Missing Inaction

It isn’t like me to go without posting for so long, but we had an exhausting, sleep-deprived week last week that had me otherwise occupied.

The problem was the course work that my daughter had to complete over the Christmas holiday for the first part of her TEFL degree. It was an enormous task.

There were three 6,000 word essays to write, another of 4,000 words, lessons to plan and online surveys to design, plus gleaning from the hillock of reference books that has grown in our dining room.

With a week to go before it was due to be handed in, Miss P was in a state of despair and on the verge of throwing in the towel, so we had to coax and encourage her along, talk through the issues, ply her with cups of tea and generally offering help where we could.

I was up until the early hours each night and on Thursday we were up all night as she neared her deadline.

Mrs P played an absolute blinder with the planning, using her academic experience, while I collated references, downloaded data, burned CDs and printed off the reams of paper involved.

The thing was, Miss P was convinced that everyone else on the course had completed the work long ago and that she was the only one burning the midnight oil. No-one else is struggling, she told me, at least not according to the messages on their Facebook group.

But they were, of course. Miss P got to university to hand in her work with thirty minutes to spare to find some of her course mates in tears and another begging for an extra 15 minutes so she could finish printing it off.

Whatever the outcome, I’m proud of my daughter and the effort she has put in. It is much better to try and fail than give up without a fight.

As for me, my sleep pattern is returning to normal and hopefully I will have enough left in the tank to spare for my blogging.

Nobody’s prefect. If you find any spelling mistakes or other errors in this post, please let me know by highlighting the text and pressing Ctrl+Enter.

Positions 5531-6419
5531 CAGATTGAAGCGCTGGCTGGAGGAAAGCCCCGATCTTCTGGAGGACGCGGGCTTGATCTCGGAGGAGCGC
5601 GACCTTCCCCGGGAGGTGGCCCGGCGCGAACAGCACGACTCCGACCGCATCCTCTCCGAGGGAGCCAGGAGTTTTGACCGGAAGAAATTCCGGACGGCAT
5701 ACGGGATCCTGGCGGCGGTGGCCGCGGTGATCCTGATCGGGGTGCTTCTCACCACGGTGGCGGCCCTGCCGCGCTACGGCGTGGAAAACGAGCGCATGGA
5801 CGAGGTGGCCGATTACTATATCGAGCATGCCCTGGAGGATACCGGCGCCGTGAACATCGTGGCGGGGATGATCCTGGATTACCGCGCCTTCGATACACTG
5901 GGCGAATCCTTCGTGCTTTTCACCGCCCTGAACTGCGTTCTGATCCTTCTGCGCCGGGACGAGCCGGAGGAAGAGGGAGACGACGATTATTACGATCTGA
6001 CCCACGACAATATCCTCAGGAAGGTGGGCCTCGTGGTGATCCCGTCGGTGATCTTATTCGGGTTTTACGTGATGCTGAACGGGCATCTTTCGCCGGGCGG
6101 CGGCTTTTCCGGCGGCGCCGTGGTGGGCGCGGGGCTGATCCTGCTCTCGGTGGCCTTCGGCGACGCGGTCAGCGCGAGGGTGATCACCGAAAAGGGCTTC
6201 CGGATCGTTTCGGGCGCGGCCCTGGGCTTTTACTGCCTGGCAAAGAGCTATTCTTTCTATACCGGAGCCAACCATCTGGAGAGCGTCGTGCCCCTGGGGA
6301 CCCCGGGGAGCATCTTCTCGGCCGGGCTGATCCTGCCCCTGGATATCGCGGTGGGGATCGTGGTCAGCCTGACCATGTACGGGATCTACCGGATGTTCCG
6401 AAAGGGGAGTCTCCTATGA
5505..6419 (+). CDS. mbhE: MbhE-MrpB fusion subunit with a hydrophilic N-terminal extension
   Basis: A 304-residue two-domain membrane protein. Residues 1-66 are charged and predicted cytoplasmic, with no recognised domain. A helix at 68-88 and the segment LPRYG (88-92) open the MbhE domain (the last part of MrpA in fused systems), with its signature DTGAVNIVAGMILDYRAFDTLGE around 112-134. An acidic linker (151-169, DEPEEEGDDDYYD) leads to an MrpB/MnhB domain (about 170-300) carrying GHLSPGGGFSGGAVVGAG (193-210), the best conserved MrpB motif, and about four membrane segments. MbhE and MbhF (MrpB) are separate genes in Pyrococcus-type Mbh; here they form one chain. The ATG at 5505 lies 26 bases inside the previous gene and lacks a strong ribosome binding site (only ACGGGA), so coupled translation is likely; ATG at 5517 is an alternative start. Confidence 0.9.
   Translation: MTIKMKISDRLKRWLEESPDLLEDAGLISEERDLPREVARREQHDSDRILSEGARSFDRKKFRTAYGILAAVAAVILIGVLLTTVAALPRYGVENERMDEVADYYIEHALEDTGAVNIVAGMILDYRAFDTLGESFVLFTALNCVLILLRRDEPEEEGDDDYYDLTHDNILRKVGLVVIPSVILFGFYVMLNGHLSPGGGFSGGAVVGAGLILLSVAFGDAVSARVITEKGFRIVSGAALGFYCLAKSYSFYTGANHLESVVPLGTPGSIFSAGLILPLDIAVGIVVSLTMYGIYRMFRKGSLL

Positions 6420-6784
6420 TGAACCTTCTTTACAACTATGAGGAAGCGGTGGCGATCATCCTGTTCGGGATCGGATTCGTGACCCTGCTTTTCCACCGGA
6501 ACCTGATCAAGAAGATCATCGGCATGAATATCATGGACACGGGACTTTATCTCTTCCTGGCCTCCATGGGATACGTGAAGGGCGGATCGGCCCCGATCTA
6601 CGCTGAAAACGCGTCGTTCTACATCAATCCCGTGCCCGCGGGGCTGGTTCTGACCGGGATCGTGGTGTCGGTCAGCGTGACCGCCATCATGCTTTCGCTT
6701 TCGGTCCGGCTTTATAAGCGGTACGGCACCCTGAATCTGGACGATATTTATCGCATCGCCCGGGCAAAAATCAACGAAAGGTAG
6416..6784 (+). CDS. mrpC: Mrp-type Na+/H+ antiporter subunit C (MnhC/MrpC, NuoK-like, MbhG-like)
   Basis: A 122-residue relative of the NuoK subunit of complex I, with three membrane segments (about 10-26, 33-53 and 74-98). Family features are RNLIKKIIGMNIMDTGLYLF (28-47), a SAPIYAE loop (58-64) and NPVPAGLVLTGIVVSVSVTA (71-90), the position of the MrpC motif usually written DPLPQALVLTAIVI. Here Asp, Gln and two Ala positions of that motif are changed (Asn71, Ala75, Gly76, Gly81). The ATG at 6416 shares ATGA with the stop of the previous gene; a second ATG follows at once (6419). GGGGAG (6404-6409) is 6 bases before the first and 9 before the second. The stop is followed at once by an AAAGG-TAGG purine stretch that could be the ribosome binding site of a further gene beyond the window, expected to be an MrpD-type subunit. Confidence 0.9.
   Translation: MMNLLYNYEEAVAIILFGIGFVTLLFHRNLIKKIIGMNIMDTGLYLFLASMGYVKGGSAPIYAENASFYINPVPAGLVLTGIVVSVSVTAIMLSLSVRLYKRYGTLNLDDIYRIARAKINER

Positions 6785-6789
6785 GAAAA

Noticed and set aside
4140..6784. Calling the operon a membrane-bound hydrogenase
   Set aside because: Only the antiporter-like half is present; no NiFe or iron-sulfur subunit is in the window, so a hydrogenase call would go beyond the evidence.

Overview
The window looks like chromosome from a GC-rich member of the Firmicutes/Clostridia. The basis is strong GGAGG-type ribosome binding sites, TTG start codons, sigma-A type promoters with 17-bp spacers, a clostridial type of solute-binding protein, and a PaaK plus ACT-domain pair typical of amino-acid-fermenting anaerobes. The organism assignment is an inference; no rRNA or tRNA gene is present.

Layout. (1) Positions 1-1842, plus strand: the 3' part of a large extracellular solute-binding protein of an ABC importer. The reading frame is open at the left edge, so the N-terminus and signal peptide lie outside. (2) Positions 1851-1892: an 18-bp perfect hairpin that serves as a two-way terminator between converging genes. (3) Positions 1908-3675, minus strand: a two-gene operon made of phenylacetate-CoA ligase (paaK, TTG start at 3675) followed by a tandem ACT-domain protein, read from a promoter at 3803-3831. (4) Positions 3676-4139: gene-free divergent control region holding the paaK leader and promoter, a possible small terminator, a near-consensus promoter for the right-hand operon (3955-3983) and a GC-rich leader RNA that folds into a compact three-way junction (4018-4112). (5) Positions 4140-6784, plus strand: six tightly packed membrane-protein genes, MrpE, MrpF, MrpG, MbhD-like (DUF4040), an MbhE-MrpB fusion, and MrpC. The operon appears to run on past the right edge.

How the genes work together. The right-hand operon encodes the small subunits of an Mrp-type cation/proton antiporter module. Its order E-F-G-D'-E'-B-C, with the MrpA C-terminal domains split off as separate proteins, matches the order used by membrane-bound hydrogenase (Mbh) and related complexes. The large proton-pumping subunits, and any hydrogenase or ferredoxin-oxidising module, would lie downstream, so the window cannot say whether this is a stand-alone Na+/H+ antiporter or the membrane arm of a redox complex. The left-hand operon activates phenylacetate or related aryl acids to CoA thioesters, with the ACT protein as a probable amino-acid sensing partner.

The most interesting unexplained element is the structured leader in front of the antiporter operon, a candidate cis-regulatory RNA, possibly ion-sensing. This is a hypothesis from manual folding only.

4 comments… Add yours
  • Roger Green 17th January 2012

    The broader message is that almost everyone else’s lives seem peachy, but most of us put on a facade, at least part of the time.
    Congrats to Miss P and her supportive parents!

    Reply
  • Elizabeth 17th January 2012

    Well done, Miss P, and well done to both of you for being able to support her through it. I have this same thing with one of my sons at the moment and he too gets so stressed about assignments, burns the midnight oil and turns up to hand it in only to find that others haven’t batted an eyelid over handing in late.
    I told you previously that I did TEFL qualifications; there is a tremendous amount of work involved in it and in many ways it never stops as the teacher adapts new methods for each learning situation, but, whether your daughter makes it a full time career choice, or otherwise, I know that she will find it challenging but so so rewarding. Empowering people with the gift of language is an extremely special thing. x

    Reply
  • Mr Parrot 17th January 2012

    Thank you both. The thing that struck me when going through the TEFL text books was the failures of the authors to analyse their own use of the language which is far from plain English. One memorable section compared the effect of attitude versus aptitude in language learning, but said the two were ‘orthongal’ which was a word I had to look up!

    Reply
  • Elizabeth 17th January 2012

    Hmm…having just looked it up 🙂 , I think that it would still be very far from my first choice of word to describe such an effect! I sincerely hope that the person who wrote the text didn’t use such language in her/his, no doubt vast, working experience with confused non-english speakers. x

    Reply

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